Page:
Insanely Simple: The Obsession That Drives Apple's Success
I’ve recently read Insanely Simple: The Obsession That Drives Apple Success by Ken Segall. This post summarizes my notes taken while reading the book.
Ken Segall is a marketing director who worked with Steve Jobs at Apple and NeXT for 10 years or so. He also worked with Dell, Intel, IBM and other tech companies. In the book he offers a lot of stories on how Apple and Steve Jobs (or Steve) did things. He contrasts it with the other tech companies. They are centered around few topics like think brutal or Think small. The book depicts Steve Jobs as a man devoted to simplicity and it suggests that simplicity is the key ingredient of the Apple’s success.
Simple is not easy
People crave for simplicity and will choose it over complexity given all other things equal. But simplicity is not necessarily the easiest path. It requires hard work, focus and often courage to challenge the status quo.
Simplicity requires both brains and common sense.
Simplify the communications as much as possible. Be honest, event if it requires to be brutal. You don’t need to be a prick, but avoid partial truths. This may be uncomfortable at some points (simple is not easy, right?), but it makes a productive relationship.
A simple message with just one key point is the best. Too many points make the message diluted and people will forget them. Do keep in mind that you talk to another humans. Don’t use baroque language or too many words. Prefer a day-to-day casual style. Say a great deal by saying a little.
Be aggressive, but not arrogant. Simple words are the most effective, as sophisticated words seem arrogant. Apple made the arrogance mistake a couple of times. Their most successful competitive ads were not arrogant at all, yet very aggressive — the Mac vs PC series.
Sign only the work you believe in and deliver only your best work
The author gives a story where a couple of his teams created ads to be present to Steve Jobs. The author didn’t like any of ads of one of the teams, but still included them in the presentation. Steve Jobs noticed and asked if he put his B-team on that. The take away here is that if you rely on other people for your project or presentation then make sure you believe in their work. Otherwise you may end up defending something which you have no heart for.
No rarely means impossible. It often means hard or different-that-we-are-used-to. And people are rarely willing to go the extra mile for you. Rely on your common sense. Push your team and your suppliers or find the other way around such obstacles.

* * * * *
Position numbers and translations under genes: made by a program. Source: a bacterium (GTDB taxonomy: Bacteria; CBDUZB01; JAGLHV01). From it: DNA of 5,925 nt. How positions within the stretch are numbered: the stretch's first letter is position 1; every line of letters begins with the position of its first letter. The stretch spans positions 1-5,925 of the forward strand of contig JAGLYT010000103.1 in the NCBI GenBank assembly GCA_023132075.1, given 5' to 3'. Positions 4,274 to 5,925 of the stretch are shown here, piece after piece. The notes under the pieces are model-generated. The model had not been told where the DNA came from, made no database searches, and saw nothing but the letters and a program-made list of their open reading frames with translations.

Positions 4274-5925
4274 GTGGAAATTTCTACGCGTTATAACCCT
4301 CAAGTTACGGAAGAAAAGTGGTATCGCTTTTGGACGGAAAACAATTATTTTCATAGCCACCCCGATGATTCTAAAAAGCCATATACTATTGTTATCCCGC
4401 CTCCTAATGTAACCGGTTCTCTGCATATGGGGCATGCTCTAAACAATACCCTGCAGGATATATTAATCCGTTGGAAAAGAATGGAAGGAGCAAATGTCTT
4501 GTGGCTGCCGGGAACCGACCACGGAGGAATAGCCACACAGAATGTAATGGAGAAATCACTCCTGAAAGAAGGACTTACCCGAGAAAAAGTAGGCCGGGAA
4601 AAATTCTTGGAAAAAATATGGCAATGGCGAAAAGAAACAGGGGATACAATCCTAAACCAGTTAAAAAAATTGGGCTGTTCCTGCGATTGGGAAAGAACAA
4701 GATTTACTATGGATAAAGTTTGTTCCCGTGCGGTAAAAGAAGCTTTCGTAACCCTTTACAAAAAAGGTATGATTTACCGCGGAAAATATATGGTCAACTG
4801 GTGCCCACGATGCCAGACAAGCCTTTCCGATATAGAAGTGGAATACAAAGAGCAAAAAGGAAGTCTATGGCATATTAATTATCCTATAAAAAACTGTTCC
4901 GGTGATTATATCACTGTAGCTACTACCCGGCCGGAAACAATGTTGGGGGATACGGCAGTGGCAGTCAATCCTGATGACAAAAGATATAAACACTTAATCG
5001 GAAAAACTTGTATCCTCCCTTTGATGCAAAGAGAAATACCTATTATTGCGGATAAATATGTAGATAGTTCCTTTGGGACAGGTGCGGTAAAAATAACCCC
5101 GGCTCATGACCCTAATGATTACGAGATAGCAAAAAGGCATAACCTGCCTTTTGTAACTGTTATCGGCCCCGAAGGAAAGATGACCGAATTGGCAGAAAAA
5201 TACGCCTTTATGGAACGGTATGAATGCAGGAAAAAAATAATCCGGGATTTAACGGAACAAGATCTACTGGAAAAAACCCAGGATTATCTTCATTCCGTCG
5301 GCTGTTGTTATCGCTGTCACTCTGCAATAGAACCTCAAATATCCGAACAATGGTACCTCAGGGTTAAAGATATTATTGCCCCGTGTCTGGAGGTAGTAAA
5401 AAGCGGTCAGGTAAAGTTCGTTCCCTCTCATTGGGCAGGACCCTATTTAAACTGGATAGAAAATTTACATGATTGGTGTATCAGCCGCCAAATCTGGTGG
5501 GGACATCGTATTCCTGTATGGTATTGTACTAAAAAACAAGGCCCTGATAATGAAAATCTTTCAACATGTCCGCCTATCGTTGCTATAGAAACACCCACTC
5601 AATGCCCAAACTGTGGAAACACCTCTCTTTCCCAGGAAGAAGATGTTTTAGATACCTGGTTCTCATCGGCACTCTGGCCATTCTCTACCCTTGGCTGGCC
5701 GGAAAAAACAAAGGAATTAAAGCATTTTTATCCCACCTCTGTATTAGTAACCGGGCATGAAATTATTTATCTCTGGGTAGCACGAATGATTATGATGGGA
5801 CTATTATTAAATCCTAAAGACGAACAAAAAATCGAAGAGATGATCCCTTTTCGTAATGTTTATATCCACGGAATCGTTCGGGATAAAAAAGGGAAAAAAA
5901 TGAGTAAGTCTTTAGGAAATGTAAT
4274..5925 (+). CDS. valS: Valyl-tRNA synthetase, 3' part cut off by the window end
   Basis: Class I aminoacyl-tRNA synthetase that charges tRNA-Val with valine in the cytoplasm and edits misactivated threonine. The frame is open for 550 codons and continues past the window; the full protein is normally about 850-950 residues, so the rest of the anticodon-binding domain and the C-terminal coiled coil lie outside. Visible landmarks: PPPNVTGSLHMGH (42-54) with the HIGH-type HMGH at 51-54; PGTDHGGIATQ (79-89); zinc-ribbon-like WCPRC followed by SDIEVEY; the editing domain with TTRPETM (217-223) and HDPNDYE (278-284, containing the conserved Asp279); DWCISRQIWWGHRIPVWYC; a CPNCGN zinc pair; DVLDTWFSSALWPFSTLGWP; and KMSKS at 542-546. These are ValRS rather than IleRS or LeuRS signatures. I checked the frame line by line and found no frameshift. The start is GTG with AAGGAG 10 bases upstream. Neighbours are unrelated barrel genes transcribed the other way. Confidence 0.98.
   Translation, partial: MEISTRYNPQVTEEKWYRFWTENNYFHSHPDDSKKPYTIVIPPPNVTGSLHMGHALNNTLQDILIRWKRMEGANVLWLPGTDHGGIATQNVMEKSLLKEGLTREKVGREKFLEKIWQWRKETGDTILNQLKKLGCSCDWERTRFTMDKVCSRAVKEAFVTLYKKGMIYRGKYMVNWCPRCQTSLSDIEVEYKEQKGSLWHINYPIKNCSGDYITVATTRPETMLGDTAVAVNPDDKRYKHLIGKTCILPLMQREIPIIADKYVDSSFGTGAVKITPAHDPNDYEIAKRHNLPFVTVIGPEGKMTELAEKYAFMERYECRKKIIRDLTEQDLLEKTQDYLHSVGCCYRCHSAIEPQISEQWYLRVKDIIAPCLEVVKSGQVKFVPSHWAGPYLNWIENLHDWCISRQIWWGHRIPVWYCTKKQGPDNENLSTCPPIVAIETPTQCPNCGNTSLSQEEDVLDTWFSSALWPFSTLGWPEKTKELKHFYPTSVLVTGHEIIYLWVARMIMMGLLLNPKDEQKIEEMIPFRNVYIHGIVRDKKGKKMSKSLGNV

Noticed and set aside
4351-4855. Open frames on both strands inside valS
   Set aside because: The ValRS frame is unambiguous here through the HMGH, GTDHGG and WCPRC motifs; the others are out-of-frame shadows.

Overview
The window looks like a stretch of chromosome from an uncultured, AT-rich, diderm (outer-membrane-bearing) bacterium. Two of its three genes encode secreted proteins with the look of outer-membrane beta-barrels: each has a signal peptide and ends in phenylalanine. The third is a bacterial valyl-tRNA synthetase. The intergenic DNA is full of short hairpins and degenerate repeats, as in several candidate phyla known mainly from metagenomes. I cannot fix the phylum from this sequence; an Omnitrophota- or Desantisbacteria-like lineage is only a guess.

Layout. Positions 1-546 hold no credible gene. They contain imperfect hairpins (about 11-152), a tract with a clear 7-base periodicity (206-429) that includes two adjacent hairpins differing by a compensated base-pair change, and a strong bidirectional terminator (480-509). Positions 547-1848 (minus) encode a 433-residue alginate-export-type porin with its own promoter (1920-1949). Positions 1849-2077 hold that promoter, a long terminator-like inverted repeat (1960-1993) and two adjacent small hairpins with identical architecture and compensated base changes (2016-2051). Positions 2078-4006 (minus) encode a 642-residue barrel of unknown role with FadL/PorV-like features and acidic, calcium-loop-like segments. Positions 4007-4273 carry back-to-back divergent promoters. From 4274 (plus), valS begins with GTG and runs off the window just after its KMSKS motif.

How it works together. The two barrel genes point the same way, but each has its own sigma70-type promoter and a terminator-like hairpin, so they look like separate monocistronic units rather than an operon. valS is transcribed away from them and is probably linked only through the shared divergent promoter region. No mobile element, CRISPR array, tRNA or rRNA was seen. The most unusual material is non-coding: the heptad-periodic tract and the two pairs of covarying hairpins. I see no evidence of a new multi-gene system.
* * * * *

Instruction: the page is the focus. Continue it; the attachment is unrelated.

Do not deliver mediocre or so-so work. You may need to defend it or have to admit it is crappy. Plan your projects like a war campaign. Make sure there are no gaps, and you have big guns somewhere handy. Think where you may encounter challenges or obstacles and be prepared for that. Be prepared for some criticism and to defend your work. Pick enemies one by one. Gain unfair advantage if needed. And if possible do not let other present your case. You are the best presenter for your own idea.
Small groups of smart people
I find this probably the most important message of this book. If you want an idea to be successful you need a group of smart people working on it. You want the group to be small to avoid complicated processes and decision making / bike shedding.
More people on the project often leads to a worse output and a watered down implementation. Think big, have a grad vision, but work like a small company. Allegedly, Steve Jobs had an allergy to everything enterprise or corporate as he believed the “big” companies are terribly inefficient. Avoid sophisticated hierarchies.
What is super important is to include the ultimate decision maker in the group and keep him or her engaged.
Keep the attendee at the meetings to the minimum. Only essential persons should be present. Avoid inviting people only because of pity or politics (see brutal honesty). Also, do not choreograph the meetings, prefer workshops or focused interactions.
A great example of that rule in action is the Apple ad creation process. Apple have never used focus groups or spend big bucks on a market research. It also kept the decision process super simple (during Steve Jobs time often he approved the ad or not). This resulted in occasional f*ck ups and poor ads, but it consistently produced good, liked and award winning ads. This is in contrast to Intel, Dell or Microsoft. Most of their ads are run through focus groups. The process ensures that an ad is not terrible and that it doesn’t offend anyone. But it doesn’t produce brilliance, just mediocrity.